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Cubs Still Looking to Get an Arm from the Braves? (UPDATE)

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Apropos of today’s Javier Baez/Tampa Bay Rays rumors, which heated up aggressively, Ken Rosenthal made sure to let folks know that it wasn’t Rays or bust for the Cubs and Baez:

Which, of course, right? Even if the Cubs weren’t shopping Baez, it’s hard to believe they would move him to the Rays – absent a whopper of a deal – without seeing what other teams with young starters are willing to do.


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And Bruce Levine now adds, perhaps in relation to these Baez rumors, perhaps not:

You are reminded that the Braves have been listening on Shelby Miller for some time now, and boy is he very interesting. The trick there is finding the right trade fit, as the Braves reportedly are big on Jorge Soler, whose upside and longer control would seem to make him tough to part with in a deal for a single pitcher who is entering his arbitration years. On the other hand, the Braves don’t have to deal Miller, who is desired by a number of teams. Tough fit. Maybe we find out soon that Baez has entered those discussions.

Peter Gammons mentioned this weekend on Levine’s radio show that the Cubs and Braves were down the road a bit on a deal involving Miller last week when the Braves changed course.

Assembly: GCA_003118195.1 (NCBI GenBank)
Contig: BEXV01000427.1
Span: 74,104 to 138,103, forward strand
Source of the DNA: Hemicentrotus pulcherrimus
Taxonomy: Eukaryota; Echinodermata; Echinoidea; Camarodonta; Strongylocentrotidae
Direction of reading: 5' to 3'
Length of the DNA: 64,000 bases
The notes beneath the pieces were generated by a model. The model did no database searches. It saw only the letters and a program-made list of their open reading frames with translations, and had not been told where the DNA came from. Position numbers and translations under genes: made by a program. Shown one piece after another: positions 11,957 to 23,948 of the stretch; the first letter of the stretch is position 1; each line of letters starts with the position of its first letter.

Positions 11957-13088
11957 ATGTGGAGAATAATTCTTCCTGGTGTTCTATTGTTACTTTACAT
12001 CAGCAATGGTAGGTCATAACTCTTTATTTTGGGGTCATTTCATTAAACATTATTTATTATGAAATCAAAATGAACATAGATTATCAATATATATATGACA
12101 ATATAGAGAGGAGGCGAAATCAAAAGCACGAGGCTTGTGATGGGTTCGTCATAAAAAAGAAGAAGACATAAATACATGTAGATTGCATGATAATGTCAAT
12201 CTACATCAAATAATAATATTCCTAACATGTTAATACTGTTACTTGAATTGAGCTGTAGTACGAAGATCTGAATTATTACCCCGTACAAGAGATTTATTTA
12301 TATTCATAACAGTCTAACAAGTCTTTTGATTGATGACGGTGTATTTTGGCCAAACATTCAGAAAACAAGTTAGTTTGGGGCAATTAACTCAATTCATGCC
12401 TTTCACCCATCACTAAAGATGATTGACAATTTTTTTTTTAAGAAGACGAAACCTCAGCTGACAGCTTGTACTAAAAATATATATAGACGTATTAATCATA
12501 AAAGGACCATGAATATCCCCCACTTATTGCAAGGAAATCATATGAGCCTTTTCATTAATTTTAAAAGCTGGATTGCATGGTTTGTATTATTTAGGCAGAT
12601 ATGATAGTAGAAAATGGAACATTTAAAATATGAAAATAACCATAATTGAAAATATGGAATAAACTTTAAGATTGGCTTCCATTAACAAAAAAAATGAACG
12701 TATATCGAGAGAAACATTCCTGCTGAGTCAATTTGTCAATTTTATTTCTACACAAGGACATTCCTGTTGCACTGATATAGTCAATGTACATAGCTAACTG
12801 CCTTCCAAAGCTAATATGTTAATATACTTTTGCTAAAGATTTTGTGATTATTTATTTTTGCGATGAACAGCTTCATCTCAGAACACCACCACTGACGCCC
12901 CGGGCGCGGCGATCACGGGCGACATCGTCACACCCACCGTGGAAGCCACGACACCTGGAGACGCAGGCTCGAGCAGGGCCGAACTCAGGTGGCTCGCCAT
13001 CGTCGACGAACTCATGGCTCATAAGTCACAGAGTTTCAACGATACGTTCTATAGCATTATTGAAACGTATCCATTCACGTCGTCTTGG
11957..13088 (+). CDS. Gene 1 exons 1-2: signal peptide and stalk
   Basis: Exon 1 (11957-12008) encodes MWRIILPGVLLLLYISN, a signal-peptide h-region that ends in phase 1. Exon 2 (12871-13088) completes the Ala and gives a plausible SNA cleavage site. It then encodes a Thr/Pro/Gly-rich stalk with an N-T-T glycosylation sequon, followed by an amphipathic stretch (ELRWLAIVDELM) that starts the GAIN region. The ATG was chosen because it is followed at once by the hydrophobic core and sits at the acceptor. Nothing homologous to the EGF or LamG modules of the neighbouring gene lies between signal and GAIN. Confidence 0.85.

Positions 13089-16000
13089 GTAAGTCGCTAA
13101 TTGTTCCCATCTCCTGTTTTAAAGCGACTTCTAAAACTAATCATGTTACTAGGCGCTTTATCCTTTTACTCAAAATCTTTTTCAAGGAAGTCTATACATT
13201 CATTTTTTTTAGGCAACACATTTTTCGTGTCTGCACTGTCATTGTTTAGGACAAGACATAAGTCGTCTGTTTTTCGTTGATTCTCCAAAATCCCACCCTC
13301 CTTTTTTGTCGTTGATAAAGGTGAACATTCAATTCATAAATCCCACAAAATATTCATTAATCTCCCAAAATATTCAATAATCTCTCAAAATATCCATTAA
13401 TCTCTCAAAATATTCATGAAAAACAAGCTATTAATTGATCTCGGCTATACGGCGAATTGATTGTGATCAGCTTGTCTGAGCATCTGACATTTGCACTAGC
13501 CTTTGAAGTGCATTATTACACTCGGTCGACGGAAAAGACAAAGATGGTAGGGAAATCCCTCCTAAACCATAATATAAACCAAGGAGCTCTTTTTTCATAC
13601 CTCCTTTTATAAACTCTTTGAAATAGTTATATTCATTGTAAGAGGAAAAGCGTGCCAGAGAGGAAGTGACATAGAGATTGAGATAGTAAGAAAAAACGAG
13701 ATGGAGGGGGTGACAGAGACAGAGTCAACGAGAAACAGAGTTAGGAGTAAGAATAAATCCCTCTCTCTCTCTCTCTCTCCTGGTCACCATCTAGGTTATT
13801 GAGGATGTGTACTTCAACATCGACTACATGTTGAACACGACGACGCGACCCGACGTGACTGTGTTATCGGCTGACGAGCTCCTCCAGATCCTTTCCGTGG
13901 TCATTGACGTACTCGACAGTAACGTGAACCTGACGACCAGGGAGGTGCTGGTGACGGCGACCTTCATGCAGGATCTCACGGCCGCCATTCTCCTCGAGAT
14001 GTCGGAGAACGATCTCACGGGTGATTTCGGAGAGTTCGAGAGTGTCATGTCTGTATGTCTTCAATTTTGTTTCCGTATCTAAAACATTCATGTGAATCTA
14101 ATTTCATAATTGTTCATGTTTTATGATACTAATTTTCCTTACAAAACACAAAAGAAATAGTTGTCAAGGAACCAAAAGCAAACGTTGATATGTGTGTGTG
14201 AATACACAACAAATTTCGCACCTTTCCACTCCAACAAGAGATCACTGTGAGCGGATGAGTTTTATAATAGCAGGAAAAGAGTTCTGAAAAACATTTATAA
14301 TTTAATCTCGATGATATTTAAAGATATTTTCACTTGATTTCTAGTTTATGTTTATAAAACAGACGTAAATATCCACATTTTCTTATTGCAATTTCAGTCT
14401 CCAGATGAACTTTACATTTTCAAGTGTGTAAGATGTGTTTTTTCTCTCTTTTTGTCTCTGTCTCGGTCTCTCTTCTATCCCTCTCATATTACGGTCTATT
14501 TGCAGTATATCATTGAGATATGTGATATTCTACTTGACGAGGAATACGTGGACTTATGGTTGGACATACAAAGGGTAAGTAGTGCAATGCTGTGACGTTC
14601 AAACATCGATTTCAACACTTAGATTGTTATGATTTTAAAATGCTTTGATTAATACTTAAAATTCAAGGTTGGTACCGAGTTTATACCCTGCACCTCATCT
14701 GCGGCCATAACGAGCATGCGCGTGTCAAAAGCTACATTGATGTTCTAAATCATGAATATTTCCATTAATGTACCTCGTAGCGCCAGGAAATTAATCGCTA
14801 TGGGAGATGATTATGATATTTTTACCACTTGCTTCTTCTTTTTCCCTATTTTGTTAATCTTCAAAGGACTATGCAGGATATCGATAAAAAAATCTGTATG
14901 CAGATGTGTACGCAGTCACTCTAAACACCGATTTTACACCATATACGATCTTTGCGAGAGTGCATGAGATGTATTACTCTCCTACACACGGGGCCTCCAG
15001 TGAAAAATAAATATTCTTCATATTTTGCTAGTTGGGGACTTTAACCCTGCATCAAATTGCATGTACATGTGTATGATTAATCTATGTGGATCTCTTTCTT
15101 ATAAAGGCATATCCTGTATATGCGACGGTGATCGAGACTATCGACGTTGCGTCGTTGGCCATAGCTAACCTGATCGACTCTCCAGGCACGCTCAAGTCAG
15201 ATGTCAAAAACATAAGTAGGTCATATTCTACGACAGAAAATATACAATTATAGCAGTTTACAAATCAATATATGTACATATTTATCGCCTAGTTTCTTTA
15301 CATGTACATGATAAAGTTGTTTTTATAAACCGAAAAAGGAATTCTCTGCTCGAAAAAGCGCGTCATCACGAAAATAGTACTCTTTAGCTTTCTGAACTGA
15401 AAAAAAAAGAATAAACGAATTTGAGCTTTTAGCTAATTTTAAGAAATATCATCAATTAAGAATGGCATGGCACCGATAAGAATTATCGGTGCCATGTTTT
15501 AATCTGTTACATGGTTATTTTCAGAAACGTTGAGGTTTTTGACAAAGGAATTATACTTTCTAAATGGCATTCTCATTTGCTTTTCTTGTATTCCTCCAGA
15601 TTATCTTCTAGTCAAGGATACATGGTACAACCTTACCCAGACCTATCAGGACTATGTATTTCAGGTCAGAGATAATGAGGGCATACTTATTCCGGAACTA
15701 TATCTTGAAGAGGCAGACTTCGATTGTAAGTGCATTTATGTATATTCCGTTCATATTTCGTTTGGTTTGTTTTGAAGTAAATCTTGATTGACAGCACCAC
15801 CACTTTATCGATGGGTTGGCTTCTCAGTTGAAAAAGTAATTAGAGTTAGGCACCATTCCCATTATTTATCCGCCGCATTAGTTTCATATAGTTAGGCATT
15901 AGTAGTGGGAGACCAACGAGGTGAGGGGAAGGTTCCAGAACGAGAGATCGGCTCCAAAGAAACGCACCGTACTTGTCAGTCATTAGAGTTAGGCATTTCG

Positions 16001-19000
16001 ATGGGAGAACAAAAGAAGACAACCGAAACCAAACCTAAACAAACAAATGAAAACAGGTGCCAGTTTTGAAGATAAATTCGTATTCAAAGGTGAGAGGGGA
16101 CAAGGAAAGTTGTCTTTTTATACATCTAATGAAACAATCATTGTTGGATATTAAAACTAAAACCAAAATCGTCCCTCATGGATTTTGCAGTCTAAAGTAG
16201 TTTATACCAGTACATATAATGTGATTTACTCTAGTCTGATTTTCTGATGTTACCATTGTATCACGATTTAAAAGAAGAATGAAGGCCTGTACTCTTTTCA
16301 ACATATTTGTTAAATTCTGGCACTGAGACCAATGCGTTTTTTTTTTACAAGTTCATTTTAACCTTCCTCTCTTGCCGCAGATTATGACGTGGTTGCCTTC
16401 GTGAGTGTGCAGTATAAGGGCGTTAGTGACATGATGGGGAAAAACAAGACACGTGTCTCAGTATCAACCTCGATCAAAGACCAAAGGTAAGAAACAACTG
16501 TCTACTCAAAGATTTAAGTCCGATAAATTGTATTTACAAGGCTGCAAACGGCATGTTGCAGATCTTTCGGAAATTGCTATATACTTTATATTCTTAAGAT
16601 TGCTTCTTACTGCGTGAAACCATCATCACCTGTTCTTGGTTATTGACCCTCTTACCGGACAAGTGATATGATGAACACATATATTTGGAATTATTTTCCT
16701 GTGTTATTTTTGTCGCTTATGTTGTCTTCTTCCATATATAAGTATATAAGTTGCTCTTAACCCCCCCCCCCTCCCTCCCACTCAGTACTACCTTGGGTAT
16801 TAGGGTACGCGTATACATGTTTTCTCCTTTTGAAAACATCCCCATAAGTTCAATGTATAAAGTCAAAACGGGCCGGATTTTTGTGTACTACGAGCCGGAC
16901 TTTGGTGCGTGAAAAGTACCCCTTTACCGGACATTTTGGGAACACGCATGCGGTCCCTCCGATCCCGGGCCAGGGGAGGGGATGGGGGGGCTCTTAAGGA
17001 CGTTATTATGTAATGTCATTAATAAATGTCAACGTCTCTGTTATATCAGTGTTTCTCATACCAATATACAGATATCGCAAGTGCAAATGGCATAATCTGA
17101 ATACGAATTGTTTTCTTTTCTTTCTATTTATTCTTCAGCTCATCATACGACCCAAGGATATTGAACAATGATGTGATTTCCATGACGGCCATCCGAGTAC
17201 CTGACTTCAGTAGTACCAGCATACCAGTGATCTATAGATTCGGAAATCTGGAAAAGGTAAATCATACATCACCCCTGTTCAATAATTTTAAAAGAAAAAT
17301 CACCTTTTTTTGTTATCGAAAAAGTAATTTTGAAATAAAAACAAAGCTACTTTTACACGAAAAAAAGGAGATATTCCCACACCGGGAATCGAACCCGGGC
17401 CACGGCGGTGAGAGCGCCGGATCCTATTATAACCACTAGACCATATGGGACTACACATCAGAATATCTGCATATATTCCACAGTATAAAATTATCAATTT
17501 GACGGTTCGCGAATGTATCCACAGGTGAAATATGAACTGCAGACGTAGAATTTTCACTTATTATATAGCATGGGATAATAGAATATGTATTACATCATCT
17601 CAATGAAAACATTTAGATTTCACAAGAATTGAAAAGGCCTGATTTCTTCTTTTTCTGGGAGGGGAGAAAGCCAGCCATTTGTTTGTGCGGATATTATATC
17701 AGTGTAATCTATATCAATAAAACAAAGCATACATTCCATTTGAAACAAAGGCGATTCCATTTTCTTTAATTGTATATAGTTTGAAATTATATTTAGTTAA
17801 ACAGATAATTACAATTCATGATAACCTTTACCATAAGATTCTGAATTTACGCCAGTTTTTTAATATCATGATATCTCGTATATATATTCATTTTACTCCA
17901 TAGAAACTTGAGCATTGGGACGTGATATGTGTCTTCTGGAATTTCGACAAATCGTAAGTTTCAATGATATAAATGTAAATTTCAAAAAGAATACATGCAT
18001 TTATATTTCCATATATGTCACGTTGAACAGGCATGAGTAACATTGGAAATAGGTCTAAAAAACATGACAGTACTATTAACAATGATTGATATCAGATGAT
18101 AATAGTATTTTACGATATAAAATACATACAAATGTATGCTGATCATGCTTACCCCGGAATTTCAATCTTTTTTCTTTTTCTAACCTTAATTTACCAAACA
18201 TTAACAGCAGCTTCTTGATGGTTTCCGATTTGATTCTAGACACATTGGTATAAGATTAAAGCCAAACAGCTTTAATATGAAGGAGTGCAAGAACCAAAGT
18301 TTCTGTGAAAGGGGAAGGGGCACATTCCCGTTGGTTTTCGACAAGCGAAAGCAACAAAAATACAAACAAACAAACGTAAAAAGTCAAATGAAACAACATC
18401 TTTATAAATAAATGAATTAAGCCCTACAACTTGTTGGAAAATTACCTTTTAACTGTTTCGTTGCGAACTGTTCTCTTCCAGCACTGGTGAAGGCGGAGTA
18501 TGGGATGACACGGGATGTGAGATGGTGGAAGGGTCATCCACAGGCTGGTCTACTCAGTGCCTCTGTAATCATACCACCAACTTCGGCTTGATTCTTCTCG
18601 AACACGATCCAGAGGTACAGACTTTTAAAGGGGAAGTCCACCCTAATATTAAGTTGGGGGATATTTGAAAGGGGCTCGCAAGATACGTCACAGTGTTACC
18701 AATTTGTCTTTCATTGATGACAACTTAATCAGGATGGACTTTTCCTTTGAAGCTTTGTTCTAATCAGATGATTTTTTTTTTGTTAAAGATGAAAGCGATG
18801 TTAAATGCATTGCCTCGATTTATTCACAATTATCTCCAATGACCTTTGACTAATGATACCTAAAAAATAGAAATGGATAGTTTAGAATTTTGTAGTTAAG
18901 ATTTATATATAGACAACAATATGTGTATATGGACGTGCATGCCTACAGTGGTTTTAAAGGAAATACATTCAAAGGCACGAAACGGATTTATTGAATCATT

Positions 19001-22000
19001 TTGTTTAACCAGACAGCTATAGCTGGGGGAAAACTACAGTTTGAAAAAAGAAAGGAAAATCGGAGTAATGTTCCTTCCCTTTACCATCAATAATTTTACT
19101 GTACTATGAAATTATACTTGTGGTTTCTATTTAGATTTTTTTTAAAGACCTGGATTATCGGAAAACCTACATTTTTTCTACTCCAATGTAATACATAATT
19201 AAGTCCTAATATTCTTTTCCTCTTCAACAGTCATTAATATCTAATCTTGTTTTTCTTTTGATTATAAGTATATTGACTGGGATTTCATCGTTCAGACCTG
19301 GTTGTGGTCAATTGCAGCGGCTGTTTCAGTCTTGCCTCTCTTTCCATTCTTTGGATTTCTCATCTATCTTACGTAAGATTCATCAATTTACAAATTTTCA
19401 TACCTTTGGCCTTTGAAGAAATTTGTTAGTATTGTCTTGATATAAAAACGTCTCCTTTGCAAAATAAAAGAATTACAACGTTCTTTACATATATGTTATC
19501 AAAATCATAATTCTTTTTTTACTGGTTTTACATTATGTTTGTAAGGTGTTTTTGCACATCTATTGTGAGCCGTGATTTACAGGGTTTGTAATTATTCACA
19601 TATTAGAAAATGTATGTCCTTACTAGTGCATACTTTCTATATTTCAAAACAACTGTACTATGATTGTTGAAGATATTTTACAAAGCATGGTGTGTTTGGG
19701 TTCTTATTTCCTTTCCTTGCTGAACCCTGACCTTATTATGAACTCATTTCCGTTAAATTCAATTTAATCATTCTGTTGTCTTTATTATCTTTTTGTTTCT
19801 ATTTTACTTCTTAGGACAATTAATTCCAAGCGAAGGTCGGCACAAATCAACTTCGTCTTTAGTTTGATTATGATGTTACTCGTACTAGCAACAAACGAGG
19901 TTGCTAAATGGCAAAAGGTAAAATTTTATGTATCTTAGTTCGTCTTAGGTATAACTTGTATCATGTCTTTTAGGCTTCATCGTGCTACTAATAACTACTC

Meanwhile, there’s also Julio Teheran with the Braves, whom I’d argue should come at a lower acquisition cost, but who also has interesting upside and is cost-controlled through 2019 (or 2020 with a $12 million team option).


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UPDATE: It sounds like the Braves aren’t resigned to the idea that they’re not going to move Miller:

A feeling, eh? That’s not coming from nowhere.

The rub, of course, is whether a straight-up swap of Baez (or Soler) for Miller is the right return for the Cubs. I truly try not to let any homerism impact me in these situations, but I feel like Baez is more valuable than Miller. Consider that Baez, just 23, is already a big league capable shortstop (probably above average defensively, even), and has shown the ability to be plus at third base or second base. He made significant adjustments last year at the plate, and, even if he just stayed where he is, you combine his bat with his baserunning and defense, and he’s a 2.0 to 3.0 win player. And he’s under control, cheaply, for six more seasons. That’s an extremely valuable asset. (Which is why the Rays, among other teams, want him.)


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Brett Taylor

Brett Taylor is the Editor of Bleacher Nation, and you can find him on Twitter at @BleacherNation.

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